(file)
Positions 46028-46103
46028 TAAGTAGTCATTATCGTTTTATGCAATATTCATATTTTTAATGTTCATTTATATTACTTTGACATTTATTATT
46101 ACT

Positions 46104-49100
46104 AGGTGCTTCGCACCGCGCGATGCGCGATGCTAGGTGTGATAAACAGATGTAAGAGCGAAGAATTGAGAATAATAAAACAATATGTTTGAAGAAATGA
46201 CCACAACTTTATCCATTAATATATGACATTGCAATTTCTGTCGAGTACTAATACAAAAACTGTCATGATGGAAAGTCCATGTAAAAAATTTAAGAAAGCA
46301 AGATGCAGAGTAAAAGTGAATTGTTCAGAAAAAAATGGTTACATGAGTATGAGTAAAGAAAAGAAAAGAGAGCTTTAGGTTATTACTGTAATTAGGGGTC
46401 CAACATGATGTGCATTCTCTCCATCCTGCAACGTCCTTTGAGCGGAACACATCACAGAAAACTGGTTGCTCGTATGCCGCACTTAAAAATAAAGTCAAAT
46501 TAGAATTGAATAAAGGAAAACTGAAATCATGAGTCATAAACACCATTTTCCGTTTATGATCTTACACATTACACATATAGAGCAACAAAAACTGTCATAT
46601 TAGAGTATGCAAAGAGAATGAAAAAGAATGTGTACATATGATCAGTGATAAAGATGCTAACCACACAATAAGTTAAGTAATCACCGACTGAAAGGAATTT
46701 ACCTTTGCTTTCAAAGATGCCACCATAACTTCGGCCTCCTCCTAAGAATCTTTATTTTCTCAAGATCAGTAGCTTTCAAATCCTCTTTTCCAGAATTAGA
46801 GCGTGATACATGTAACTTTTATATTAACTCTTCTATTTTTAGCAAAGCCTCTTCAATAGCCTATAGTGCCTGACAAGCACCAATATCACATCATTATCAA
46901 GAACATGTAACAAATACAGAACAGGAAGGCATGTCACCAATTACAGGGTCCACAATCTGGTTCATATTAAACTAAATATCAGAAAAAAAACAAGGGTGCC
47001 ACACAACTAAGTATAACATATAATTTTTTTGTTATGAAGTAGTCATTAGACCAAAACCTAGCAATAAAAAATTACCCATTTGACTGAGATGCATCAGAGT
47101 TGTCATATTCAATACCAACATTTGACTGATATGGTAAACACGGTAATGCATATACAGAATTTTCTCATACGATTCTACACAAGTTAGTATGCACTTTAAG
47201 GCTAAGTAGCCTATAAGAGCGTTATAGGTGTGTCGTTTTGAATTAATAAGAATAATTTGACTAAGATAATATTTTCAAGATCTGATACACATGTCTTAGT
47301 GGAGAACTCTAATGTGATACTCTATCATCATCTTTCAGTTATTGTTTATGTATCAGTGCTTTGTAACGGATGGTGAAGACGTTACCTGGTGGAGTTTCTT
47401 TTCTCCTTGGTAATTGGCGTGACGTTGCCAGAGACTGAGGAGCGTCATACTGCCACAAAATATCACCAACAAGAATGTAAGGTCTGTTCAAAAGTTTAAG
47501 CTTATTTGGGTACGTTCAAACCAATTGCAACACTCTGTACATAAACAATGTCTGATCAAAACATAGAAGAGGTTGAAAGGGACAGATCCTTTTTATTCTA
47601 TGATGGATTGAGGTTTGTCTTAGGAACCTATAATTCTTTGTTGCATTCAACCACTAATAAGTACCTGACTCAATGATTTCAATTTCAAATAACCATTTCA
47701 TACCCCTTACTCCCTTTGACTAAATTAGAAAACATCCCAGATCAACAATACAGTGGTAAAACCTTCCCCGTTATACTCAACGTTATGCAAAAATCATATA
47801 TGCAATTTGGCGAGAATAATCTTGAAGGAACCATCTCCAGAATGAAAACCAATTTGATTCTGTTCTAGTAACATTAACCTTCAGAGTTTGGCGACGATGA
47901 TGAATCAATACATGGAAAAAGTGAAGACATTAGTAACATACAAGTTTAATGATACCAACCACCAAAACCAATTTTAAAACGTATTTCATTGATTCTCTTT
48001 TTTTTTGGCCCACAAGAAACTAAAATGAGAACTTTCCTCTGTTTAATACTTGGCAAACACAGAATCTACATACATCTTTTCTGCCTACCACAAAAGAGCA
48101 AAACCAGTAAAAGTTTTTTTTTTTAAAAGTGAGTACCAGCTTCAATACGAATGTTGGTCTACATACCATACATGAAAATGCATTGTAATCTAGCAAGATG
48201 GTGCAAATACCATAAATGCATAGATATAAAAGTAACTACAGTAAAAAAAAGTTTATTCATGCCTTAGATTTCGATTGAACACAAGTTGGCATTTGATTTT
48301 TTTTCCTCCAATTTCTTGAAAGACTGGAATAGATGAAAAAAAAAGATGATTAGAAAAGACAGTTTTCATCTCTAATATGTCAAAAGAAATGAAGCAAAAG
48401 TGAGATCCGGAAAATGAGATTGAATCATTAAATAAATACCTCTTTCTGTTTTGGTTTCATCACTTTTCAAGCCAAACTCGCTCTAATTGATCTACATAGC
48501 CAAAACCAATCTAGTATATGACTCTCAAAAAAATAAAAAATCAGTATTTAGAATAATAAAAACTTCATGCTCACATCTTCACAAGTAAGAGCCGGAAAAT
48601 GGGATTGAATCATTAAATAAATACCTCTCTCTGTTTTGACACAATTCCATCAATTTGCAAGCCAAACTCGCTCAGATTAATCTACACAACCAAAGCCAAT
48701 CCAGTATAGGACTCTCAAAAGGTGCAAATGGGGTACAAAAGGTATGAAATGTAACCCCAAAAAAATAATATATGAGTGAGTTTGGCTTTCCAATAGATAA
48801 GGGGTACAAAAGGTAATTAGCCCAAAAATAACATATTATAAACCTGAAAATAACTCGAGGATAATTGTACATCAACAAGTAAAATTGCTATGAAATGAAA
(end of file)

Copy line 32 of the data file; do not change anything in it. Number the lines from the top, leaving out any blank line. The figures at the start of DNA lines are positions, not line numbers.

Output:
48801 GGGGTACAAAAGGTAATTAGCCCAAAAATAACATATTATAAACCTGAAAATAACTCGAGGATAATTGTACATCAACAAGTAAAATTGCTATGAAATGAAA